Jeffrey Immelt, General Electric's retiring CEO, once decried the ways corporate America outrageously rewards "meanness and greed." As he steps down with a $211 million bonus, he's his own worst nightmare.
We need to do more than assail the heartless new Trump administration budget. We need to understand its deep roots in our chronic and continuing maldistribution of income and wealth, and the ways we justify this inequality to ourselves.
American taxpayers subsidize windfalls for executives at low-wage employers like Walmart by helping them avoid paying $6.2 billion in benefits. Here’s a promising idea from across the pond that could help reverse how the subsidies flow.
Former Washington insiders with long memories, like Sen. Bill Bradley, love to lament the fading of the bipartisan spirit. They ought to be lamenting the fading of the equality they so lamely defended.
Airline execs see average passengers as little more than sardines to be squeezed, as they cut costs to boost returns. Taxpayers subsidize this. Will United's now-infamous aisle drag upset the public enough to rein in this gravy train?
The deepest of our deep pockets are now pumping millions into immortality research. Should we be amused — or alarmed?
A new White House executive order lets corporate execs violate worker-protection laws on wages, hours, and safety and still qualify for federal contracts. No strings attached.
Michael Piwowar, acting chair of the Securities and Exchange Commission, wants to roll back SEC enforcement of rules on transparency at public companies. Now Senate Banking Committee members say he may have gone too far.
If you don’t pay me $230 million, the new CEO at railroad giant CSX warns, I’ll walk away, and let your workers keep their jobs. He means it. At his previous CEO stop, Hunter Harrison cut another railroad's workforce by 34 percent.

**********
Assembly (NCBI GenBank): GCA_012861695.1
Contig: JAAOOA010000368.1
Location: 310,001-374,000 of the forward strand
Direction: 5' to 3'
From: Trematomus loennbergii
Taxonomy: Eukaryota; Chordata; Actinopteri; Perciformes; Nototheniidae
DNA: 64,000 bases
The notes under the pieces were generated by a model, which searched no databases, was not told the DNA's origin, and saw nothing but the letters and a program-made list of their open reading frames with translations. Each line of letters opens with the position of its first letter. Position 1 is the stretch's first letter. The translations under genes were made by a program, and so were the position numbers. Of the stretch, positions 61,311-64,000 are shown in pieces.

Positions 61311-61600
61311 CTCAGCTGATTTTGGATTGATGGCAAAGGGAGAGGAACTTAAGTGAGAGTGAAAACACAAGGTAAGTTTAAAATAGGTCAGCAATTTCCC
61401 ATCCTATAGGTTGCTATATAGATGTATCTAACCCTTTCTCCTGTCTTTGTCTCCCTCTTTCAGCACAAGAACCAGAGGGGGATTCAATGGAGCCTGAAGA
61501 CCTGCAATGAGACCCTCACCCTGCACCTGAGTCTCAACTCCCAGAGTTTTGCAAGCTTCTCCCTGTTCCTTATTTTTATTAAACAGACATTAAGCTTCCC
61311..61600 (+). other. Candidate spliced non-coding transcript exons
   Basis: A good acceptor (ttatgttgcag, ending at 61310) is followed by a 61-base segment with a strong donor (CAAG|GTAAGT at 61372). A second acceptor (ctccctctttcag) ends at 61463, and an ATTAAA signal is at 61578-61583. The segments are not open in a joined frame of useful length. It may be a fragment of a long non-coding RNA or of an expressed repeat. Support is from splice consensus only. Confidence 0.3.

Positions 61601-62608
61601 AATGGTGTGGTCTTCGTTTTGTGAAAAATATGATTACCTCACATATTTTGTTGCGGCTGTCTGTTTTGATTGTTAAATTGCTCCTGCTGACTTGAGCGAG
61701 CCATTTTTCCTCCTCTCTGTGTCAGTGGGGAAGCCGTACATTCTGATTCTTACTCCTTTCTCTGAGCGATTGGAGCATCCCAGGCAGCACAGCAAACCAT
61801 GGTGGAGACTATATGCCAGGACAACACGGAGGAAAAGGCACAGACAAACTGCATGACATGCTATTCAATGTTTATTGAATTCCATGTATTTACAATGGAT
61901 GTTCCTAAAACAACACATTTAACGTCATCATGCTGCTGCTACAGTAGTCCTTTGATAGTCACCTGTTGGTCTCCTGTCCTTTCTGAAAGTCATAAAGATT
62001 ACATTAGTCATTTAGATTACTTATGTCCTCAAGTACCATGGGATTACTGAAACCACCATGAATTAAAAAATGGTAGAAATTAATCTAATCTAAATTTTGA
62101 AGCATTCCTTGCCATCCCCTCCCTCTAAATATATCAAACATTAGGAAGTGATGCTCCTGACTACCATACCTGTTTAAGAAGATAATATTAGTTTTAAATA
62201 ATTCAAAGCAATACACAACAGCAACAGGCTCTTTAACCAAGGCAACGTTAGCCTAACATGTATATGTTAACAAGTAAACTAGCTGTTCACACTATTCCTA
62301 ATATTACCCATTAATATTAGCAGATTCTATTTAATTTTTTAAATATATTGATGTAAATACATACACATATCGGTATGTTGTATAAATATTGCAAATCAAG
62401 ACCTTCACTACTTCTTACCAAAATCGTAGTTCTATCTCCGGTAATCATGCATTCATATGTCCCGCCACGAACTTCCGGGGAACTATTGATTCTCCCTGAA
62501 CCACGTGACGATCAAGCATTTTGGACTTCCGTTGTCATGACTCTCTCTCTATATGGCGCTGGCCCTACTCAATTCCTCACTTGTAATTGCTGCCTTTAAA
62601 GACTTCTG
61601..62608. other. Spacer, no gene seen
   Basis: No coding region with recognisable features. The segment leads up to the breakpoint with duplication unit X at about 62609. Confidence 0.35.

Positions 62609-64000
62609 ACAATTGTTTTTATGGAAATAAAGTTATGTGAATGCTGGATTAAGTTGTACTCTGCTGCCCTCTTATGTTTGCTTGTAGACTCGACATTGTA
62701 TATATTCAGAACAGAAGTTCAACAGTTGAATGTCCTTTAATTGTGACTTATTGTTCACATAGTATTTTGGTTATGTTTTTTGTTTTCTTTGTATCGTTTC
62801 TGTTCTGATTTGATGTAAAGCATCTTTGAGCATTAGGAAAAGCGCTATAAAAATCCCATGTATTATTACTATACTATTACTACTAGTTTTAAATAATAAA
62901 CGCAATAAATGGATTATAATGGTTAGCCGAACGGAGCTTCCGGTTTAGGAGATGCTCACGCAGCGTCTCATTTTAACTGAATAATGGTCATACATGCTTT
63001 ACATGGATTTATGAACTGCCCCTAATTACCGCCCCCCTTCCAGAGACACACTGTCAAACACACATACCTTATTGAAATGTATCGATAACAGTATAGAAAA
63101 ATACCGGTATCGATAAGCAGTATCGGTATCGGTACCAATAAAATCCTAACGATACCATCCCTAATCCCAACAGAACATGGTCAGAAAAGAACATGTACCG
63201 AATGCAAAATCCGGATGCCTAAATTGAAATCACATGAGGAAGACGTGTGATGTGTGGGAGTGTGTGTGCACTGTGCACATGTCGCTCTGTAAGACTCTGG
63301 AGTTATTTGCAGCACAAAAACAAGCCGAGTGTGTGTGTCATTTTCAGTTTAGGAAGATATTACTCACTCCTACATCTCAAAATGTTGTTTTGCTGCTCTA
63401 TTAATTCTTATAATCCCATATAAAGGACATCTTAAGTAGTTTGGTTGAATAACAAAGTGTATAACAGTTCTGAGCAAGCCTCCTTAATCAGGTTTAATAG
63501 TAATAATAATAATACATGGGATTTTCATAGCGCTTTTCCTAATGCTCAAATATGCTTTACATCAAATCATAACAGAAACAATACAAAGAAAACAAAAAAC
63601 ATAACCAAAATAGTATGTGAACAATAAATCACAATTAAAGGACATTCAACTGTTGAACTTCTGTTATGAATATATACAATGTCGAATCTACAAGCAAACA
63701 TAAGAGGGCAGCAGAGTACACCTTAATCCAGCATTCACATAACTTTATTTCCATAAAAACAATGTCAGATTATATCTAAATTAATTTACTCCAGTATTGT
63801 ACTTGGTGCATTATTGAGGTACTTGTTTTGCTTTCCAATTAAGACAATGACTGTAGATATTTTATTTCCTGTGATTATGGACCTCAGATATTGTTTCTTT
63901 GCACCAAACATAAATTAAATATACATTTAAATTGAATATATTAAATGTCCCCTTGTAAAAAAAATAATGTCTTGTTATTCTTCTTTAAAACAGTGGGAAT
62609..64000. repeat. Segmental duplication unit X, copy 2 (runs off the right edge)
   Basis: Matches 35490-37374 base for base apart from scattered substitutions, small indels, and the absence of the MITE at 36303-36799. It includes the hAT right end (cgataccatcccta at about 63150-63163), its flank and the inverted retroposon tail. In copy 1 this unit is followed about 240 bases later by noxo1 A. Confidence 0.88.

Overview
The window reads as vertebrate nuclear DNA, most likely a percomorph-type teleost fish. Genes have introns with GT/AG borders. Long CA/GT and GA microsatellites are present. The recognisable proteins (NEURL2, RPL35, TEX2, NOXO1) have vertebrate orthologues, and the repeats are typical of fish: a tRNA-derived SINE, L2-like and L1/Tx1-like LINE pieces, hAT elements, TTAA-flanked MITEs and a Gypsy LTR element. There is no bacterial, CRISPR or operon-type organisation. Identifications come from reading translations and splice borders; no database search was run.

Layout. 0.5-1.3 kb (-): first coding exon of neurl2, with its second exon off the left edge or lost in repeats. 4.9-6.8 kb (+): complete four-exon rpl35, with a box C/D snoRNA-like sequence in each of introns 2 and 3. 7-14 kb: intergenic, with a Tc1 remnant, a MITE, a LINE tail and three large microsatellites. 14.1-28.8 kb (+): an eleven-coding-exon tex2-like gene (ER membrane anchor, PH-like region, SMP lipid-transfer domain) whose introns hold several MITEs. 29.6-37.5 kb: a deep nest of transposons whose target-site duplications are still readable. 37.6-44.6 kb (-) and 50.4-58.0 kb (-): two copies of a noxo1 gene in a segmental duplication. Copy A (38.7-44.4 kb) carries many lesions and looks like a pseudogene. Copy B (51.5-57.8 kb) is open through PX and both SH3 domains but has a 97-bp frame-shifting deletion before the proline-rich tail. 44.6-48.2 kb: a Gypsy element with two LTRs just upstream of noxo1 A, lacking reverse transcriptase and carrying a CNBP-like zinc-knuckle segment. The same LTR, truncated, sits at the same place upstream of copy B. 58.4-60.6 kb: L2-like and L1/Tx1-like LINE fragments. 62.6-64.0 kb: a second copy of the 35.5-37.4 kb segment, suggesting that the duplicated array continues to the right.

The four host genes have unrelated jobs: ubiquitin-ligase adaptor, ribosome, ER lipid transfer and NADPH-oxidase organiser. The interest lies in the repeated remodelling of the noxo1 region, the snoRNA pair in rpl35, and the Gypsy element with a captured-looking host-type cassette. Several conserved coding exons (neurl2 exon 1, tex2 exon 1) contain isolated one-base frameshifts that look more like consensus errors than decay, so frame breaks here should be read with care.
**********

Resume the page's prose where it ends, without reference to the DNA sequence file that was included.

The new administration paints foreign aid as a devastating drain on America’s treasure, that could be better spent at home. But generosity isn’t killing the American dream; inequality is.
The White House wants to see local cops get tough with poor people who break federal laws on immigration. Why not crack down on the rich who scoff at federal tax laws?
Right-wingers are celebrating a depressing new history of those rare moments when wealth became better distributed as activists are exploring encouraging pathways to a New Economy that sustains our planet and fosters equality.
Fortune 500 CEOs make twice as much in a month as U.S. workers make in a decade. But any move to require corporations to document that disparity, a new Trump appointee likes to argue, would be shameful.
The deeply unequal America of 2006 had a greater proportion of low-wealth households than the America of earlier postwar decades — and that contrast turns out to really matter during economic downturns.
For us, another day, another dollar. For them, another day, another fortune. And another reason we need to start exploring the notion of a surtax on excessive CEO pay.
]At the annual World Economic Forum, dancing Cossacks and mixologists give the private jet-set the inner strength to endure the preachy naggers.
The leader of the British Labour Party has just outlined an ambitious set of proposals for shearing the incomes of the ultra rich down to more democratic proportions.
With a new Congress and White House committed to wealth’s concentration, we’ll sorely miss the scholar who dedicated his life to documenting wealth’s maldistribution.
No president has packed his cabinet with more bigwigs than president-elect Donald Trump. Do the corporate chiefs now parading into the new Trump administration see the United States as just another enterprise — to fleece?